Thursday, August 21, 2014

Day 2: Walk of Hope

Today I am going to be discussing low blood sugar (hypoglycemia). The scariest thing about low blood sugar, for Brad and many children with Type 1, is that it happens so incredibly fast. If you do not catch it and treat it quickly it can be extremely dangerous. In our experience, low blood sugars occur even when we are doing everything correctly.

 Here are some factors that cause low blood sugar:
  • Too much insulin
  • Extra activity/exercise
  • Giving an insulin shot in the muscle
  • Taking a hot shower or bath after an insulin shot
  • Not eating enough food at meal time
  • Late on schedule meal/snack
  • Hot weather
How do we know when his blood sugar is low?

We have to test his blood sugar and if it is below 80, we have to treat quickly with sugar. We usually give Bradley juice or chocolate milk to treat his lows. Then, we have to wait and retest his blood sugar to make sure his number is above 80. Sometimes we can tell if Bradley's blood sugar is low. He usually gets sweaty and his mood quickly changes. But not always, sometimes there are no warnings or symptoms. The lowest Bradley's sugar has gone is 48 and anything below 50 is extremely dangerous.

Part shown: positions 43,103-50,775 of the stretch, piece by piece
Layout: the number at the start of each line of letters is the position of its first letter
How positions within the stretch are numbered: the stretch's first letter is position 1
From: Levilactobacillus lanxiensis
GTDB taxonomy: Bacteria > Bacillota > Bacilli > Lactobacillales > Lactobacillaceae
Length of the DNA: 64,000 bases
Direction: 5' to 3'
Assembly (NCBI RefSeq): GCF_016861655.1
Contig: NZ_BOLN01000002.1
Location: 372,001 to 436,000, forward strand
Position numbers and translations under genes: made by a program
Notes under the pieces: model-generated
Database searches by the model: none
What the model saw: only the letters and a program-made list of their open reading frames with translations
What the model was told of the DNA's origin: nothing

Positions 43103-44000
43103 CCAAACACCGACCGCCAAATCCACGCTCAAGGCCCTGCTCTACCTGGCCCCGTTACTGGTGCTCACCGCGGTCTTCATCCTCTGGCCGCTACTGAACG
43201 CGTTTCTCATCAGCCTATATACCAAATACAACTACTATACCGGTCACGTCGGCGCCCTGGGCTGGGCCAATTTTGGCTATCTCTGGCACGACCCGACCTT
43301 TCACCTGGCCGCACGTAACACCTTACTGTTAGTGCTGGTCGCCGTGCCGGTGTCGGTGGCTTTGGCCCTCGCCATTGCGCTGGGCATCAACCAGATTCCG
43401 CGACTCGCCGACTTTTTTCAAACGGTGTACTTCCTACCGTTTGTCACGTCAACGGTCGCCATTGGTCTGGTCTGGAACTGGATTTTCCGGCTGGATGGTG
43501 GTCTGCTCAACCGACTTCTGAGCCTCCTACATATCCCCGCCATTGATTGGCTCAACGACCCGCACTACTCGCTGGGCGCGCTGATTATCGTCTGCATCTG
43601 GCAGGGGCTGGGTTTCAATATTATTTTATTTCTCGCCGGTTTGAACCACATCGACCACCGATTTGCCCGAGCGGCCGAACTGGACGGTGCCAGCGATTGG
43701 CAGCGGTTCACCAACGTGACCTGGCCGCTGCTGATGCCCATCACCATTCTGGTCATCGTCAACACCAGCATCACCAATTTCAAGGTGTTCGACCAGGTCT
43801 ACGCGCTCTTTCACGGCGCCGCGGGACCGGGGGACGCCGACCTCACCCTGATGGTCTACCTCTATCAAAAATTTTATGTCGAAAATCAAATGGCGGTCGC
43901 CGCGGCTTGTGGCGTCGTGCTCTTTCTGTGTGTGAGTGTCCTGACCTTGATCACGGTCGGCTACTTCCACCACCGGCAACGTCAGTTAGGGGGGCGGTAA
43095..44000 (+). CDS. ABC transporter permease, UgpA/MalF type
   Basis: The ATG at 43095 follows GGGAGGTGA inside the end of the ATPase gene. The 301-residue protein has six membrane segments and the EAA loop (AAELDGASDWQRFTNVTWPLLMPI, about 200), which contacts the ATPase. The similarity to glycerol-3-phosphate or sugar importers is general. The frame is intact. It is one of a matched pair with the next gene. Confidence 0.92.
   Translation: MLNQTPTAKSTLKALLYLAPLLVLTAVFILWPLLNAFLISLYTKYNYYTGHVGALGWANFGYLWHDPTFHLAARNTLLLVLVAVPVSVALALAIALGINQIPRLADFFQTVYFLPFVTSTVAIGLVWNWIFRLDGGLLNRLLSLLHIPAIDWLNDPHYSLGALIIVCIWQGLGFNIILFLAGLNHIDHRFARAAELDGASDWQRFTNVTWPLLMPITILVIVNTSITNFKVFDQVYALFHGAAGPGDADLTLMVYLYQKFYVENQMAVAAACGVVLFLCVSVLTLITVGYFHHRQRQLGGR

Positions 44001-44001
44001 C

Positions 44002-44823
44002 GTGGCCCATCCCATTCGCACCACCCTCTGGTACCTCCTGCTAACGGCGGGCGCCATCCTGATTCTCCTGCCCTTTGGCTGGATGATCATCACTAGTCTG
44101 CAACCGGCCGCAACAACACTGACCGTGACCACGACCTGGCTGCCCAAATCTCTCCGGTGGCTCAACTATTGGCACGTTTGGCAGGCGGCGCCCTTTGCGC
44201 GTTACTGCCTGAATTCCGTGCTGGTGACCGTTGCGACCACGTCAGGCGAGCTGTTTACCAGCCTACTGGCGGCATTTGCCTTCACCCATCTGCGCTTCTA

If his low blood sugar goes untreated, he could go unconscious and/or have a seizure. If this happens, we have to treat him with an emergency glucagon shot and call 911. He would have to be put in the hospital for treatment. If a glucagon shot is not administered he could die. 

Some children have died in their sleep from low blood sugar. It is extremely dangerous and you have to be on alert all the time. Bradley's blood sugar frequently does drop in the middle of the night so I do check him every two hours at night to make sure his blood sugar is staying steady. 

We test Bradley's blood sugar with a glucose meter and a continuous glucose monitor. The glucose meter was invented in the 1960s. It was not until the 1980s that glucose meters were available for patients at home. I do not know how families were able to manage their children before this time. It would be impossible to manage Bradley without his meter. I am so thankful for scientists and the researchers that work on improving the management of Type 1 Diabetes. Again, that is why we continue to support the JDRF. Please consider making a donation (every little bit makes a difference). Thank you!

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